K Controls ATEX & IECEx Dual Certified Exi Switchbox

ATEX and IECEx dual certified Exi switch box containing two gold contact microswitches

ATEX and IECEx stainless steel dual certified Exi switch box containing four gold contact microswitches
Is specifying “simple apparatus” as simple as it seems?

Using micro switches in intrinsically safe circuits to monitor valve position is common practice. A micro switch is defined as “simple apparatus” so it does not generate or store energy above defined limits. Therefore, if it is incorporated into an intrinsically safe circuit, there will be no unexpected sparking that could cause ignition of a hazardous gas or dust cloud. So far so good, but the switches are of no use on their own. They have to be operated, adjusted, terminated and environmentally protected.

In order for this to happen they usually need to be fitted in a “switch box”. For intrinsically safe applications some switch box suppliers offer their standard noncertified product, complete with “simple apparatus” micro switches. In such cases the safety focus is on the switches and not on the switch box.

Closer examination of the switch box prompts one or more of the following questions to be asked:

• How can the build-up of electro-static charge be avoided on plastic parts that are likely to rubbed or cleaned in service? Is it enough to simply add a label stating “Do not wipe with a dry cloth”? Enclosures are sometimes made of plastic and a clear plastic is often used in the construction of the visual position indicator.
• How can one be sure that the magnesium content of a light alloy enclosure, in which the switches are fitted, does not result in sparking on impact?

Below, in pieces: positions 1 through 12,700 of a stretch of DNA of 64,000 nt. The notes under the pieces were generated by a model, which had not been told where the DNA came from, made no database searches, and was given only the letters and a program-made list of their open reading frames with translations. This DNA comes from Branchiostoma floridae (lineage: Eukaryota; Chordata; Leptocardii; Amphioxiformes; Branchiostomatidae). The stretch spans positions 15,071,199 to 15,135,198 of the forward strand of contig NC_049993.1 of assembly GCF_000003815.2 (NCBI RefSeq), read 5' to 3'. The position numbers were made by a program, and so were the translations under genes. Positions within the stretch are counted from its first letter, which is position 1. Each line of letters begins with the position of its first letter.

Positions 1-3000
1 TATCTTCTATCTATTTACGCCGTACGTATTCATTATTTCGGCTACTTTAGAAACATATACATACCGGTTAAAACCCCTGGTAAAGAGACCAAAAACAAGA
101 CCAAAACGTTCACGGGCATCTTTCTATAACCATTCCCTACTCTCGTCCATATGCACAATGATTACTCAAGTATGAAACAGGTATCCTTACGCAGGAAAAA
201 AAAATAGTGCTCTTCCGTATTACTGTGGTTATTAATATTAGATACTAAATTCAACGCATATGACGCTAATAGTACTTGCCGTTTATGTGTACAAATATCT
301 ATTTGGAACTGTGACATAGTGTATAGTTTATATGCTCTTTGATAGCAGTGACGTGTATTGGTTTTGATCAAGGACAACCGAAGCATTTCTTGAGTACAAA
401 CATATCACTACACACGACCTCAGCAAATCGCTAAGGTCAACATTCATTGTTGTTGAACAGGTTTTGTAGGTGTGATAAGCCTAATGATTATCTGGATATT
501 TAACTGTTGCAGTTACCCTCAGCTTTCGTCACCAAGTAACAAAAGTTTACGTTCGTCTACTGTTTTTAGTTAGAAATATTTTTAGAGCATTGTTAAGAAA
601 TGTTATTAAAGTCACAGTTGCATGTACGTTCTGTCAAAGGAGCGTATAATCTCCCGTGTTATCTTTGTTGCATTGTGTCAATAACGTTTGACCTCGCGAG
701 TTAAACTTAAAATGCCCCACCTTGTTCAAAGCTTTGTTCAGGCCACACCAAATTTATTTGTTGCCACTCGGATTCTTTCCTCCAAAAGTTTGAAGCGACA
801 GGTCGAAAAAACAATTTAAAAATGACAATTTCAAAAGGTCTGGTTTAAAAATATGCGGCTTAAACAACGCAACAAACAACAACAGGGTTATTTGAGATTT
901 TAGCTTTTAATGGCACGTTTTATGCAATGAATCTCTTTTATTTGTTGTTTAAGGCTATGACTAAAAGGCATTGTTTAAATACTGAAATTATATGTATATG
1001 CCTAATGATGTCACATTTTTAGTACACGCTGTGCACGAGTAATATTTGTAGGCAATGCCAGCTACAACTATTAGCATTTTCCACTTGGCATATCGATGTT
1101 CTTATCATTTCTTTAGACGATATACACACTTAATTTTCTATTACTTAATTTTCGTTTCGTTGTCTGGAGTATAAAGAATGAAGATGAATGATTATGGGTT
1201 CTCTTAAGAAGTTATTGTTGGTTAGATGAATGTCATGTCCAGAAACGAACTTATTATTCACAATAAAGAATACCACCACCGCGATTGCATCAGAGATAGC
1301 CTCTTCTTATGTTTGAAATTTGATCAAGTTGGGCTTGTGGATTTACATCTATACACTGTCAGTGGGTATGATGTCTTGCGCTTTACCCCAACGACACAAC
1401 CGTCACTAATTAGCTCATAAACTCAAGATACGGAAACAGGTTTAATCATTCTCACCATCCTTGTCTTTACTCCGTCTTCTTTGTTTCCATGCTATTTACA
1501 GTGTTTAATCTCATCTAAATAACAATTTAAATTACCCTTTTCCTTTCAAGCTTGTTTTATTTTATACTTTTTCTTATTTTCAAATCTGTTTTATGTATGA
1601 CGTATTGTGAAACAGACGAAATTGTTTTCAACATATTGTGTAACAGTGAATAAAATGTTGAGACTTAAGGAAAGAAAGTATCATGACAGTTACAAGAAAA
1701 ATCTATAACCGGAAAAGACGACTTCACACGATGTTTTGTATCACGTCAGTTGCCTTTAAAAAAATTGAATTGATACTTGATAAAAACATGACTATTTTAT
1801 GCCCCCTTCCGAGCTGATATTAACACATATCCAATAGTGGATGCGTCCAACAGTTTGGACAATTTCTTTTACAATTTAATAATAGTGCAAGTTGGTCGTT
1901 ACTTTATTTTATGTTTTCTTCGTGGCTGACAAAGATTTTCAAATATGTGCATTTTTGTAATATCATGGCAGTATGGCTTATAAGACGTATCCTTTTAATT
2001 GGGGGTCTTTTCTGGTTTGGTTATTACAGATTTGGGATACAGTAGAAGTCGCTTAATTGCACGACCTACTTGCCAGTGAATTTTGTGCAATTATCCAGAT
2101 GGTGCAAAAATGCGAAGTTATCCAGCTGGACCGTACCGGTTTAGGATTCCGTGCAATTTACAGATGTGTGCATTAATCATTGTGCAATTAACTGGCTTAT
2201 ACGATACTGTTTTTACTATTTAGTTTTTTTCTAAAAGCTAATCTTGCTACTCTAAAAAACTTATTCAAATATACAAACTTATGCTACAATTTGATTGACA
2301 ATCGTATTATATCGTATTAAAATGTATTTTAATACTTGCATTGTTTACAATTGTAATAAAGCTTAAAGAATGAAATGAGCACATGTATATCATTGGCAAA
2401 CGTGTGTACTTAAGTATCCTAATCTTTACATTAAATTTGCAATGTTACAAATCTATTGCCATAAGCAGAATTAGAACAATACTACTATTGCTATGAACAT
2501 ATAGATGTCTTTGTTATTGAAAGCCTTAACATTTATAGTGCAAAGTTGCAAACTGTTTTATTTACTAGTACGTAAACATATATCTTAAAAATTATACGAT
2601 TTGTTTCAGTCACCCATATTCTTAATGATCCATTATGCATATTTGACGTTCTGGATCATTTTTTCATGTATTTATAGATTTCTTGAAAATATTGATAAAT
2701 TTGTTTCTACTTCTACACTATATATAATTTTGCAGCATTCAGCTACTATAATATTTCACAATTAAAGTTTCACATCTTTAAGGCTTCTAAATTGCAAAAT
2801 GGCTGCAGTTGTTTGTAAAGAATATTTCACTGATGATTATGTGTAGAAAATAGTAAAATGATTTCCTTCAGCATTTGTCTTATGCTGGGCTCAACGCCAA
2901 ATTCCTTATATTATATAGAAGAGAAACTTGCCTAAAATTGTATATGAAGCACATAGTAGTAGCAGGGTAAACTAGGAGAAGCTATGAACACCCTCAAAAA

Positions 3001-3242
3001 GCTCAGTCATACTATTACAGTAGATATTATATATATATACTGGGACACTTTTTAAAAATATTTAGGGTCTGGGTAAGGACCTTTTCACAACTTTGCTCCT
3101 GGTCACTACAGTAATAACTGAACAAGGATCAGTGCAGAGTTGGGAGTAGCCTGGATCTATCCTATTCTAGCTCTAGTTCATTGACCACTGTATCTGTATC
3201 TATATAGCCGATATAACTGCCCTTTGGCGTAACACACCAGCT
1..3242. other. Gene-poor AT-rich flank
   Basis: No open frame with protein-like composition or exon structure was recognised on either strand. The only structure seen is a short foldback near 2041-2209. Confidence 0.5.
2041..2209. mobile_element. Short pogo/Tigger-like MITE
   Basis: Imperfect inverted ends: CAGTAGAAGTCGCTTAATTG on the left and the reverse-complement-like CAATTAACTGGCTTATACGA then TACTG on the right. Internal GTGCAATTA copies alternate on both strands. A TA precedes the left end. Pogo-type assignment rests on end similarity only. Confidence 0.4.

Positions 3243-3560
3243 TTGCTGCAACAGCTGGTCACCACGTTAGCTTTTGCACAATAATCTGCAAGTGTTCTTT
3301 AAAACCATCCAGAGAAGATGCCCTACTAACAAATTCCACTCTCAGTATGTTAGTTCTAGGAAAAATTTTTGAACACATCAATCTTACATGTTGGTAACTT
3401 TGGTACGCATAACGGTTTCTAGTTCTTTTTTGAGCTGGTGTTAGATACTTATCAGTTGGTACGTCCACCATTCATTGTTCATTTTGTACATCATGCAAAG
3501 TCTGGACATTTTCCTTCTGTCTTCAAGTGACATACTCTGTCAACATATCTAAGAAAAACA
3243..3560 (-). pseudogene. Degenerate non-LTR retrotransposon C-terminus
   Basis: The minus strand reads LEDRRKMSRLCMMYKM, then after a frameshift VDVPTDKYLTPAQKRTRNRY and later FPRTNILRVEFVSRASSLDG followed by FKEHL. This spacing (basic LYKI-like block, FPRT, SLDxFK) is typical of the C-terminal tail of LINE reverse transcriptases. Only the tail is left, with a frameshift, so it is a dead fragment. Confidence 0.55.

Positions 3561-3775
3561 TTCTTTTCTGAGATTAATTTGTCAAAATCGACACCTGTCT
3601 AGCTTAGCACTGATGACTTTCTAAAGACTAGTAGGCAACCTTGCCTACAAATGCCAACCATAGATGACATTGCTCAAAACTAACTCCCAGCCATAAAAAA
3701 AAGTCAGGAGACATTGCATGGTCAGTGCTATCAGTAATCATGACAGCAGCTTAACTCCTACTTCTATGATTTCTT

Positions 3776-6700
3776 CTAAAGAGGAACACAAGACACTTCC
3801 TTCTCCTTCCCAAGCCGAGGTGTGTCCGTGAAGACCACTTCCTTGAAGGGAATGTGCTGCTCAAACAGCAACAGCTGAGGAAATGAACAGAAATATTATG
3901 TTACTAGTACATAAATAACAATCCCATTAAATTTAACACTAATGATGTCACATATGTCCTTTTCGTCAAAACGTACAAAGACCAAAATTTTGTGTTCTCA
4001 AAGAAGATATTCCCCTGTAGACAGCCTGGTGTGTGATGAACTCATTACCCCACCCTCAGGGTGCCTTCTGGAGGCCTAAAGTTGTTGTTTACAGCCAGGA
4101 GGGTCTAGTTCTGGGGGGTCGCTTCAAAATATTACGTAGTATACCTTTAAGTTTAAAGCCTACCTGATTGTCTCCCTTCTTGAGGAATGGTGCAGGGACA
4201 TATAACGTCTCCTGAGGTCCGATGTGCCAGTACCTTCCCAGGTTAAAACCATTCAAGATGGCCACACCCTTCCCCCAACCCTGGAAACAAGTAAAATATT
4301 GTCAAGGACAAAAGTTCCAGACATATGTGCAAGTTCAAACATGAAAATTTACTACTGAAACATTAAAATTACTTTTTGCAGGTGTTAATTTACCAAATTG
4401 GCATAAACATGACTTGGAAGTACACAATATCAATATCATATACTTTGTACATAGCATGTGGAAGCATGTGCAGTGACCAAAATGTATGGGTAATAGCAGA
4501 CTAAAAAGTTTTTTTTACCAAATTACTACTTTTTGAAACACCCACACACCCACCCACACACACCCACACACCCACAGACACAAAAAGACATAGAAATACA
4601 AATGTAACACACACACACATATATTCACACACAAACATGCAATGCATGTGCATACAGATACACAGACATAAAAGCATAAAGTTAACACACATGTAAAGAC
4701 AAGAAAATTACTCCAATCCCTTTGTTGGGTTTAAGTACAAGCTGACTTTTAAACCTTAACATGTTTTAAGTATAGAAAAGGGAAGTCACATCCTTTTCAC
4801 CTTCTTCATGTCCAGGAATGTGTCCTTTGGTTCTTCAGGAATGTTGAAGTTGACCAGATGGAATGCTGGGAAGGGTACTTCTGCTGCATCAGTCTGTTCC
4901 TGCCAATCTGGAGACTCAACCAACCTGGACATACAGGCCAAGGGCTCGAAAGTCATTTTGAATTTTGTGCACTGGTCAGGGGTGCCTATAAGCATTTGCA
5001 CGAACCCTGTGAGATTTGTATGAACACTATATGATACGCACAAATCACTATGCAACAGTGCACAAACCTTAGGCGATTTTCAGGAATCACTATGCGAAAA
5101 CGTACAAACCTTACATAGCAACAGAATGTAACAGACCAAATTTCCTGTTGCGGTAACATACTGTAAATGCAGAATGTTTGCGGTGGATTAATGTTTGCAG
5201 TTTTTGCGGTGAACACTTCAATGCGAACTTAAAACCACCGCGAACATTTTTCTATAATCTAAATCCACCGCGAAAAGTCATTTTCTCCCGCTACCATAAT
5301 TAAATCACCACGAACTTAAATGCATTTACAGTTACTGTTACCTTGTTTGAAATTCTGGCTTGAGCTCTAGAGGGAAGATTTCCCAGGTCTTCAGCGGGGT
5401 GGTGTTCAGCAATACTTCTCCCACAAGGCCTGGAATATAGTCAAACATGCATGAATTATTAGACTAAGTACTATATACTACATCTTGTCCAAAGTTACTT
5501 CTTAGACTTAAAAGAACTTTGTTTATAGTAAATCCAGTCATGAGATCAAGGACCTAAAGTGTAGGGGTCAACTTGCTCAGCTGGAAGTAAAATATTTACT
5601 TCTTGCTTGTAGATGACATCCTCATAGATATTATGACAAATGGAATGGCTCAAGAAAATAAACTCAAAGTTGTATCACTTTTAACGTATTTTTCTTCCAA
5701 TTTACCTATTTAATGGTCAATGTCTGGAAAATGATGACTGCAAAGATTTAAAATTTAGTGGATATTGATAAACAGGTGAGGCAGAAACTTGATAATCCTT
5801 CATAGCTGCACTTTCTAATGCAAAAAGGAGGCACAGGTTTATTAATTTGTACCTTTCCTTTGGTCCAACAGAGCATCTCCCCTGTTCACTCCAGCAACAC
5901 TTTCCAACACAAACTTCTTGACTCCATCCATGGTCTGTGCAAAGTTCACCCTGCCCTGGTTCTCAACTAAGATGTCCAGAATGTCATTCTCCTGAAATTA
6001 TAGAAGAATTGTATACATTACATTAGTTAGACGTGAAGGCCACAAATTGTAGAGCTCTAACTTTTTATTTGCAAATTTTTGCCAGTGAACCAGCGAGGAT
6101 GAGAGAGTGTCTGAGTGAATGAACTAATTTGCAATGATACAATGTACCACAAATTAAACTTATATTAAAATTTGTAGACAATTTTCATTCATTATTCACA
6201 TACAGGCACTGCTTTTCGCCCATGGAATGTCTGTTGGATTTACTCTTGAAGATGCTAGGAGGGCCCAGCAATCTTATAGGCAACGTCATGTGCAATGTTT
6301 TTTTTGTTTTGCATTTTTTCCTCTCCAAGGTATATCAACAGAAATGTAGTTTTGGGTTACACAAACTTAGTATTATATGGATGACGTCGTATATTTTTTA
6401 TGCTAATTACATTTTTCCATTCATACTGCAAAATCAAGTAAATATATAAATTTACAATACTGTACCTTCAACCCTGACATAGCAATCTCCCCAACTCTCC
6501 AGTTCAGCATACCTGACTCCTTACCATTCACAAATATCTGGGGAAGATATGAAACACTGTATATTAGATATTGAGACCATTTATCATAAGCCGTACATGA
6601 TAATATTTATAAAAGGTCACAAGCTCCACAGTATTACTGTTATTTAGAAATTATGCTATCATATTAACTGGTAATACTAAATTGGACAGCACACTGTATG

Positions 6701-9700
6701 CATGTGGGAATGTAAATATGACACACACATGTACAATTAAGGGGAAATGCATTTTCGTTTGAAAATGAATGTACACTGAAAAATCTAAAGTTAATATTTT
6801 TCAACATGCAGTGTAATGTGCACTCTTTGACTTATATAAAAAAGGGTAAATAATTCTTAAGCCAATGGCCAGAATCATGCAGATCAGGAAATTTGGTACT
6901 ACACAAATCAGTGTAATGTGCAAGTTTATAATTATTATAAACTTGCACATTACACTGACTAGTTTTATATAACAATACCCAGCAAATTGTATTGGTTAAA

• Is the distance between each circuit in the enclosure sufficient to avoid arcing between them?
• Is the distance between the terminals and the inside of the enclosure sufficient to avoid arcing across the gap? • Has the continuity to earth of each circuit been tested?
• Is the product cleared marked with the intrinsically safe safety parameters and a traceable label?
• Is documentation readily available to the user that will assist with the risk assessment required by the ATEX Directive?

If your switch box manufacturer or supplier cannot answer these questions to your satisfaction then perhaps specifying “simple apparatus” is not as simple as it seems. An alternative would be to specify a switch box that has overall Exi certification to ATEX and or IECEx.

This gives rise to another question.ATEX and IECEx are both certification schemes for electrical equipment in hazardous areas, but why are some products dual certified?

ATEX is accepted outside Europe to some degree but its prime objective is free trade within the EU. This is achieved by establishing a level of safety acceptable to all the European national authorities. IECEx on the other hand was designed as an ISO/IEC Type 5 Certification Scheme administered by a single third party. It uses recognised practice to achieve a common acceptable level of safety. The scope of the Scheme is defined by the standards issued by IEC Standards Committee TC 31. There are currently 34 participating countries with a further 12 countries observing.

The only ATEX document in the public domain is the manufacturer’s “Declaration of Conformity”. This is not the case with the IECEX scheme. Assessment and Test reports are available online and in real time, giving users access to much more detailed information. This transparency together with compliance to clearly defined standards that are based on recognised practice are leading to the adoption of the IECEx scheme in an increasing number of countries outside Europe. Safety may be the prime objective of IECEx certification but as a single global standard moves closer to becoming a reality, free trade will be one its welcome consequences.

For a more detailed comparison of the ATEX and IECEx schemes please visit www.iecex.com/paris/ docs/Guide_IECEx_ATEX_Comparison.pdf

For further information on the IECEx scheme please visit http://www.iecex.com

K Controls Ltd
Tel: 01895 449601
Website: www.k-controls.co.uk

Published in Valve User Magazine Issue 21

Summer 2020 // Issue 53
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